Two studies reported no adverse effects of LLLT. One study reported adverse events in the LLLT group which did not occur in the sham control group. These included nausea, faintness, tiredness, shakiness, euphoria, weakness, stomach distension and increased pain. Two trials did not report the occurrence of adverse effects.

Authors' conclusions

Limited evidence suggests that LLLT with infrared wavelengths appears to be effective for the treatment of neck pain.

CRD commentary

The study question was defined clearly in terms of the participants, interventions, outcomes and study design. A thorough search of several databases was conducted, which reduces the likelihood of missing relevant studies. The included studies were limited to those published in English, which could increase the risk of language bias. However, the search was not limited by language and the authors stated that the only study that was excluded solely because of language had a positive result and, as such, was unlikely to have affected findings. The methods used to select studies and extract the data were not explicitly stated. However, it appears that more than one reviewer was involved in these processes, which helps to reduce the risk of bias. Quality was assessed on appropriate criteria and the assessment carried out in duplicate, thereby helping to reduce the risk of bias. Adequate study details were presented and, given the clinical heterogeneity between studies, it was appropriate that the studies were combined in a narrative. In general, this was a well-conducted review and the authors' conclusions are likely to be reliable.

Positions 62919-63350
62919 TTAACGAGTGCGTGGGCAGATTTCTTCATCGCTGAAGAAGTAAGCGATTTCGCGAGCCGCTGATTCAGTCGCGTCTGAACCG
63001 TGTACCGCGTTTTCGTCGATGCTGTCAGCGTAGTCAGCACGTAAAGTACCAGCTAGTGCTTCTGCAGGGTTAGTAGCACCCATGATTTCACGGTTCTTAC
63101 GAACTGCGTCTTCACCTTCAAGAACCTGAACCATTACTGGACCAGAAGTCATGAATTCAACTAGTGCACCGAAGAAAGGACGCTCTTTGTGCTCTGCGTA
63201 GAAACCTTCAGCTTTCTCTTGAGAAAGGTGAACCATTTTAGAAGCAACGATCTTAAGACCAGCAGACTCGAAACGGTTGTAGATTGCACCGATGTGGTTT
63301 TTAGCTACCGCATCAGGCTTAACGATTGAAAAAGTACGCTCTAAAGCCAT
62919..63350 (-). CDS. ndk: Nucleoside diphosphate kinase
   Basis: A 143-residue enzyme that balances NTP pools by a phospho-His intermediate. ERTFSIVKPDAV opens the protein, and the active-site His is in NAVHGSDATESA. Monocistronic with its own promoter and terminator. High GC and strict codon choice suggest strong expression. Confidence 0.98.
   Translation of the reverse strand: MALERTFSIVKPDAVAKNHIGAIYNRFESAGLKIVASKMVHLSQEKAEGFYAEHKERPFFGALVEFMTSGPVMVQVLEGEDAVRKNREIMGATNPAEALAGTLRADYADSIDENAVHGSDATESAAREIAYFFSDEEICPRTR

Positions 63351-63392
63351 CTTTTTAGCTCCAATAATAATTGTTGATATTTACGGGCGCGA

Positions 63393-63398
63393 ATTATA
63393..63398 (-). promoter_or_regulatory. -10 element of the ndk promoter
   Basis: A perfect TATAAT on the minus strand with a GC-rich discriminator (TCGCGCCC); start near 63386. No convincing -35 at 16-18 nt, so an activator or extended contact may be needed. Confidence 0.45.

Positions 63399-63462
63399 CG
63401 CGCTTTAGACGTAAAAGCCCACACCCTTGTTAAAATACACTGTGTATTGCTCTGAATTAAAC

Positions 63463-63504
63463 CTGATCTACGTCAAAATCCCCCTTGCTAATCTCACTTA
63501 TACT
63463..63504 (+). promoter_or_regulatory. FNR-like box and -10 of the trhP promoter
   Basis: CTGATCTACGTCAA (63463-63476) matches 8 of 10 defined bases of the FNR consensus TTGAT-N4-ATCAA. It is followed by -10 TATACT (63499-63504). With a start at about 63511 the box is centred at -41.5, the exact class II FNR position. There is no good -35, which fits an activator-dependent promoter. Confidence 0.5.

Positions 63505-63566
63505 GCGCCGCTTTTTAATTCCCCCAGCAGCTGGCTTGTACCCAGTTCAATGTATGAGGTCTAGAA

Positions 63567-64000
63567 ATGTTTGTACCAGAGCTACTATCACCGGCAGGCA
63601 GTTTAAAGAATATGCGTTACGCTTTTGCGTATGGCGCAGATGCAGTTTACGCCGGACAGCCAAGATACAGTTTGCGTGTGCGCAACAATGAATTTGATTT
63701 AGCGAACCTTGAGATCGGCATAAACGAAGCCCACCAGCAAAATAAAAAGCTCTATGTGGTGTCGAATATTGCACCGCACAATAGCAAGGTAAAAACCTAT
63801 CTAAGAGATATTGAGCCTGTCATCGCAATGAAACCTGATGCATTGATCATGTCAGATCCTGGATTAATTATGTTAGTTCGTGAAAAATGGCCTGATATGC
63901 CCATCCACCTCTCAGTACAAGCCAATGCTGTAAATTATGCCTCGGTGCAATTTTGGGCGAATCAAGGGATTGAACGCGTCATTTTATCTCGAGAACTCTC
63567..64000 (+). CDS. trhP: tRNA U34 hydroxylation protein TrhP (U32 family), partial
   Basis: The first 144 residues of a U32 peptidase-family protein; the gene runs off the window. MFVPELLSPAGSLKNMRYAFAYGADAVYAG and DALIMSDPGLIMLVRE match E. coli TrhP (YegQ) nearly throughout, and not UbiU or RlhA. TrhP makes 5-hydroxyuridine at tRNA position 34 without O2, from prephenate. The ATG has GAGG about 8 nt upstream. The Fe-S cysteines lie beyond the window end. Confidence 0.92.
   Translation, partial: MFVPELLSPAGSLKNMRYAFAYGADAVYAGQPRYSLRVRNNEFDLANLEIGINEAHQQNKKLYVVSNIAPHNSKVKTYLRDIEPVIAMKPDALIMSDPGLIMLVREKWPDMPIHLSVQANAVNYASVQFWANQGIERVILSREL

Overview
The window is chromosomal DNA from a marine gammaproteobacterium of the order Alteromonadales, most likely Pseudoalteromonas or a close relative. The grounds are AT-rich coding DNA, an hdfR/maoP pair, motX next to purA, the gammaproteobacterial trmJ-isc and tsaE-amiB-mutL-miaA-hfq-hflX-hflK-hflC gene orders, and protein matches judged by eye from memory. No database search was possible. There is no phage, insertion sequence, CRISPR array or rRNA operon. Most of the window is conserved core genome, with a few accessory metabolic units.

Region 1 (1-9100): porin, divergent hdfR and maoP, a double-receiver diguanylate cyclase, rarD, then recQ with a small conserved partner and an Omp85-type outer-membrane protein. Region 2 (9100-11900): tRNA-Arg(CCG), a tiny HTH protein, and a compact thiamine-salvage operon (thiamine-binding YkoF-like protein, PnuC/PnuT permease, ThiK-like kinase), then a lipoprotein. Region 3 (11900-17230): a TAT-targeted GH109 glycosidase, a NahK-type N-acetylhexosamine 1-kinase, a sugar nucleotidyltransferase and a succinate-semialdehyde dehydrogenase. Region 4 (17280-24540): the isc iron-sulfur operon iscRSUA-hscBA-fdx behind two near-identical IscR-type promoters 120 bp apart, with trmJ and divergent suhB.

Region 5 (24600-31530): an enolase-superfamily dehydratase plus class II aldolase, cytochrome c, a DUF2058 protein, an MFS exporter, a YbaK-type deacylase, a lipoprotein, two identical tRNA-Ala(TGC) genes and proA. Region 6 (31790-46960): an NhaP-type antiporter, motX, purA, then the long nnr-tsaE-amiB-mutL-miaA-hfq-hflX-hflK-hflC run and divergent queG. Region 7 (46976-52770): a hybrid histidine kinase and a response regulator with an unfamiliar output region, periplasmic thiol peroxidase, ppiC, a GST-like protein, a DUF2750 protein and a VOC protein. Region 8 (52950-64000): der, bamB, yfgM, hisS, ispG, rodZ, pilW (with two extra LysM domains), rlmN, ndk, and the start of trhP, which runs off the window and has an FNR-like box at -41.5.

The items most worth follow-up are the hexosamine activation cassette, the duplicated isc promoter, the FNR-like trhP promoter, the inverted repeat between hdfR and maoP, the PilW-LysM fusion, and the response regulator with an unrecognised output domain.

Implications of the review for practice and research

Practice: The authors did not state any implications for practice.

Research: The authors stated that larger studies with long-term follow-up are required to confirm the review's findings and to determine the most effective laser parameters, sites and modes of application.

Bibliographic details

Chow R T, Barnsley L. Systematic review of the literature of low-level laser therapy (LLLT) in the management of neck pain Lasers in Surgery and Medicine 2005; 37(1): 46-52. [PubMed: 15954117]

Indexing Status

Subject indexing assigned by NLM

MeSH

Humans; Laser Therapy, Low-Level; Neck Pain /therapy; Treatment Outcome

AccessionNumber

12005001110

Database entry date

30/11/2006

Record Status

This is a critical abstract of a systematic review that meets the criteria for inclusion on DARE. Each critical abstract contains a brief summary of the review methods, results and conclusions followed by a detailed critical assessment on the reliability of the review and the conclusions drawn.

Copyright © 2014 University of York.
Bookshelf ID: NBK72248